This presents us with a conundrum, as most geologists accept that the waxing and waning of Gondwana glaciers is responsible for the changes in sea level, which resulted in the construction of these cyclothems. Currently the age constraints for these deposits are based on global correlation of conodont fossils. Some volcanic ashes have been recognized through this succession, and none are known from the Missourian strata. The 187Re-187Os system in black shales has been shown to be an effective means of dating; recent advances in the technique demonstrate that uncertainties of better than 1% of the age can be obtained. The project under consideration here is for field work in Kansas, through collaboration with Dr. Lynn Watney and Dr. Even Franseen from the Kansas Geological Survey, to sample black shales in cores from the extensive core repository and to examine the black shales in outcrops to obtain a better understanding of the geological setting. The ultimate goal of this research is to be able to estimate the cycle periods and to tie into a global framework with reliable ages. The Master's thesis work will be to establish techniques at Stony Brook for Re-Os dating of black shales and to test the potential for dating core black shales from Kansas.
The Assessment of a Solar Disinfection Method for Water in the Kondoa Region, Tanzania
– Rob Wallace (Faculty advisor – Professor Martin Schoonen)
In sub-Saharan Africa, water-borne diseases pose a serious public health burden because of the lack of safe drinking water. In countries such as Tanzania, E. coli and other bacteria account for as much as 18% of infant deaths. Simple solutions are desperately needed that will provide safe drinking water. One simple, albeit imperfect, solution practiced in countries like Tanzania is solar disinfection. It is common for rural communities in Tanzania to collect water in clear plastic bottles and leave them exposed to the sun for a good part of the day before consumption. The solar exposure has been proven to promote the disinfection of the water, but the role of mineral particulates in the unfiltered water is unknown. My research project seeks to investigate the role of minerals in this solar disinfection process and possibly increase the efficiency of the process by adding specific minerals. As demonstrated in earlier work by Prof. Schoonen's group at Stony Brook, mineral slurries may spontaneously generate hydroxyl radicals, which are known to kill pathogens. By adding specific minerals, it may possible to generate sufficient amounts of OH radical to kill off most of the harmful bacteria.
The first task is to observe the solar disinfection method in practice. Besides observing, I plan to conduct a field count of E. coli bacteria on several waters before and after solar disinfection using the current practice. Although these field counts can be done in situ, it would be preferable to return the samples to Stony Brook University for counting, as it would allow more time to collect samples. We will also measure solar intensity over the duration of the protocol. The field trip will occur winter time in the southern hemisphere. This is when solar intensity is lowest; hence, this is when the efficiency of the disinfection process may be at its lowest and addition of supplemental minerals might be most useful. Samples will be taken of sediment in a hand-dug well to assay which minerals are common in the soil. This will be performed by filtering a sufficient amount of water to collect about 500 mg of material. The filtering will be done by hand over a 0.45 micron filter. The filters will be collected and taken back to Stony Brook for analysis by X-ray fluorescence to determine elemental composition. If sufficient material is available we will also use non-destructive techniques (XRD, FTIR and Raman) to determine the mineral content.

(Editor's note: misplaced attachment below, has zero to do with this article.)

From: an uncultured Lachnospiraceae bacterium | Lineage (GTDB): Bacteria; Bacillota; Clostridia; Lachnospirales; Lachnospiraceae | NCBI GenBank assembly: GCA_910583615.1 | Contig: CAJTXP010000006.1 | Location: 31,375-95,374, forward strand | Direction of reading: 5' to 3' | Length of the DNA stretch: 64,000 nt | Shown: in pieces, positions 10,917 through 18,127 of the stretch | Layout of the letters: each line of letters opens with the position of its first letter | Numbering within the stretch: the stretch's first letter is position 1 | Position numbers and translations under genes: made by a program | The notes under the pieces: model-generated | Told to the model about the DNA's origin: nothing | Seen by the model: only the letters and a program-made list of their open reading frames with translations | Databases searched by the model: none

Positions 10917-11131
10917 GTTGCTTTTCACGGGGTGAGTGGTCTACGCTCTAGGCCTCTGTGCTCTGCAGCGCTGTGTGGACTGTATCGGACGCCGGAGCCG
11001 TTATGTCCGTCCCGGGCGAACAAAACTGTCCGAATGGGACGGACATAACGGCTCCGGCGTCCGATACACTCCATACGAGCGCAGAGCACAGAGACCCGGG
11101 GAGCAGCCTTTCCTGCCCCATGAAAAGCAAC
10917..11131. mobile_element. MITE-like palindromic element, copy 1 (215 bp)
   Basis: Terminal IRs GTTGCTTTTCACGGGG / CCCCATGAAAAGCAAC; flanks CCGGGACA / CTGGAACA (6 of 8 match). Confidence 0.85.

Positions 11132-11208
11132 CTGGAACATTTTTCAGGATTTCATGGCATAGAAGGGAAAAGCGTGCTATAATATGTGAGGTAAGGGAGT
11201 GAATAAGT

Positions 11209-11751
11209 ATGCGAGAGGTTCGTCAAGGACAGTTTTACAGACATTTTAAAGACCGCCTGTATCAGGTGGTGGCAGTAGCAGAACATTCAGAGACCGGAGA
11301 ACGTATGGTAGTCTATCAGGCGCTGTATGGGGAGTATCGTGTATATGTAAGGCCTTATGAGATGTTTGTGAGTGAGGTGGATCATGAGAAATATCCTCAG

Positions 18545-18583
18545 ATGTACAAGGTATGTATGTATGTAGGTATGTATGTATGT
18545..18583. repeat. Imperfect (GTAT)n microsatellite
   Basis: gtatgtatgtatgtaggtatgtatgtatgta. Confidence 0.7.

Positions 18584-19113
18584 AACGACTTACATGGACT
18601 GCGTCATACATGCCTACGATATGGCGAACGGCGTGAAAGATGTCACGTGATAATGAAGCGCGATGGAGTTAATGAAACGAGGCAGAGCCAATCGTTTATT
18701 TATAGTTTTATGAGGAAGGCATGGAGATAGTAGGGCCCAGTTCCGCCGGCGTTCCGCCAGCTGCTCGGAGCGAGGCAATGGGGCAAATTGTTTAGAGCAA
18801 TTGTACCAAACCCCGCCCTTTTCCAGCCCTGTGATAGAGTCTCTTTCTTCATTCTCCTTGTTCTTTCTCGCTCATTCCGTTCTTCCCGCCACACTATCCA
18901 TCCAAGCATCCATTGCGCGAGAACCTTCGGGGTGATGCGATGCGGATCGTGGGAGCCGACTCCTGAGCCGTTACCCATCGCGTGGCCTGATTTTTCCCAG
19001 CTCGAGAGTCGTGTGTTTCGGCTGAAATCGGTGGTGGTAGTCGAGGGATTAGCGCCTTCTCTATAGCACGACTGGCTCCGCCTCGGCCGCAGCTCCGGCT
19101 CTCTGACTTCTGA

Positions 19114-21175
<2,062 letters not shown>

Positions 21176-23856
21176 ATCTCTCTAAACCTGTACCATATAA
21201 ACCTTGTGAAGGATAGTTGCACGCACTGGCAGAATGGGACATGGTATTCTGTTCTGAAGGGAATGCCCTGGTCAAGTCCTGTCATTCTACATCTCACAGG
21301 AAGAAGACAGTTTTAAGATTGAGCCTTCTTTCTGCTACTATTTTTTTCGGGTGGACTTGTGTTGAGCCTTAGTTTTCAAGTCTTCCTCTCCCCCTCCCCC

I also plan to collect samples from local rock outcrops to evaluate what other minerals might be available as supplemental materials to boost the efficiency of the process. The focus is on freely available materials that could be easily collected, ground and added to the water. For example, earlier work in Schoonen's group has shown that forsterite and fayalite, as well as freshly ground quartz spontaneously produce OH radicals. If possible, we would take small samples of materials back to Stony Brook for characterization and use in laboratory studies that simulate the solar disinfection process in Schoonen's lab. These laboratory experiments will be conducted using benign strains of E. coli to investigate their viability under conditions similar to those of rural Tanzania.
The Origin of the Calverton Ponds, Long Island – Shungtao Zhang (Faculty advisor –
Prof. Gilbert Hanson)
The Calverton Ponds in Long Island's Pine Barrens are examples of coastal plain ponds. These are small, shallow (only a few feet deep), groundwater-fed ponds that occur on the siliciclastic sands of the Atlantic Coastal Plain. The Calverton Ponds serve as important habitats for rare and endangered Pinelands flora and fauna and contain the highest concentration of endangered and rare species in New York State. Wetlands and ponds are a critical part of the Pine Barrens landscape.
Several studies have focused on the origin of Coastal Plain ponds located in New Jersey (in New Jersey these ponds are called spunges) and in South and North Carolina (Carolina Bays). Proposed explanations for their origin include: freezing and thawing in a periglacial climate during the Late Wisconsinan, with subsequent modification by wind action, mass wastage, and erosion; thermokarst lakes or basins; periglacial wind-action; and even excavation by an extraterrestrial air burst over Canada near the end of the Wisconsinan some 12,900 years ago (as suggested by the discovery of charcoal, vitreous carbon, magnetic spherules and excess iridium in the sediments in the rims of the depressions).
There is no careful study of the origin of the Calverton Ponds located on Long Island. My project will study the origin of these ponds. The method to be used is grain size analysis of sediment collected from the rim of the ponds on Long Island and in New Jersey. For this study I will collect samples in both New Jersey and Long Island and carry out a detailed analysis of grain size. Results will be compared with a grain size analysis of the rim sediments of some of the Carolina Bays from previous studies. If the sediments are well sorted sands then the ponds could represent blow outs formed during the periglacial times after the Wisconsinan glacier receded from Long Island.